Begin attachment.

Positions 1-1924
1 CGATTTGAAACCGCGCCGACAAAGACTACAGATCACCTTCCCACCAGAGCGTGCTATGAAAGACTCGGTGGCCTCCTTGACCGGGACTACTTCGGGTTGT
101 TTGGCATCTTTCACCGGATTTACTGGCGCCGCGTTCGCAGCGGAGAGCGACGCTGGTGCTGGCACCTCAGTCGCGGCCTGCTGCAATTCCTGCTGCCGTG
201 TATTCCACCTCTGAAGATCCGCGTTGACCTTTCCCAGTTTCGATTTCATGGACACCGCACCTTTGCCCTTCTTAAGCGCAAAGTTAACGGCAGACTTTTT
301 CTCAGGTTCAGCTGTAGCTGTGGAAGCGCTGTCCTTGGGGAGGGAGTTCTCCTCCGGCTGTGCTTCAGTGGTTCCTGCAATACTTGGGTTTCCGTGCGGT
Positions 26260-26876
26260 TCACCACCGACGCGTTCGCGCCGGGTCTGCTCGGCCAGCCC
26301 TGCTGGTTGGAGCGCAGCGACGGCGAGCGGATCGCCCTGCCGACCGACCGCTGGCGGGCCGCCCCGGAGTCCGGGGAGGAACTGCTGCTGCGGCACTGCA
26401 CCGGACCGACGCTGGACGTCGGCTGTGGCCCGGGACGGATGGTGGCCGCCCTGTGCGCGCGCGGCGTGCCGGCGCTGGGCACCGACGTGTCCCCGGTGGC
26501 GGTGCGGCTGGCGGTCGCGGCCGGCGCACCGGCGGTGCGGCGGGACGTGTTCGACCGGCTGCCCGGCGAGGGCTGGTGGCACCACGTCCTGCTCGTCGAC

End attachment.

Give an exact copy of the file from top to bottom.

Positions 1-1924
1 CGATTTGAAACCGCGCCGACAAAGACTACAGATCACCTTCCCACCAGAGCGTGCTATGAAAGACTCGGTGGCCTCCTTGACCGGGACTACTTCGGGTTGT
101 TTGGCATCTTTCACCGGATTTACTGGCGCCGCGTTCGCAGCGGAGAGCGACGCTGGTGCTGGCACCTCAGTCGCGGCCTGCTGCAATTCCTGCTGCCGTG
201 TATTCCACCTCTGAAGATCCGCGTTGACCTTTCCCAGTTTCGATTTCATGGACACCGCACCTTTGCCCTTCTTAAGCGCAAAGTTAACGGCAGACTTTTT
301 CTCAGGTTCAGCTGTAGCTGTGGAAGCGCTGTCCTTGGGGAGGGAGTTCTCCTCCGGCTGTGCTTCAGTGGTTCCTGCAATACTTGGGTTTCCGTGCGGT
Positions 26260-26876
26260 TCACCACCGACGCGTTCGCGCCGGGTCTGCTCGGCCAGCCC
26301 TGCTGGTTGGAGCGCAGCGACGGCGAGCGGATCGCCCTGCCGACCGACCGCTGGCGGGCCGCCCCGGAGTCCGGGGAGGAACTGCTGCTGCGGCACTGCA
26401 CCGGACCGACGCTGGACGTCGGCTGTGGCCCGGGACGGATGGTGGCCGCCCTGTGCGCGCGCGGCGTGCCGGCGCTGGGCACCGACGTGTCCCCGGTGGC
26501 GGTGCGGCTGGCGGTCGCGGCCGGCGCACCGGCGGTGCGGCGGGACGTGTTCGACCGGCTGCCCGGCGAGGGCTGGTGGCACCACGTCCTGCTCGTCGAC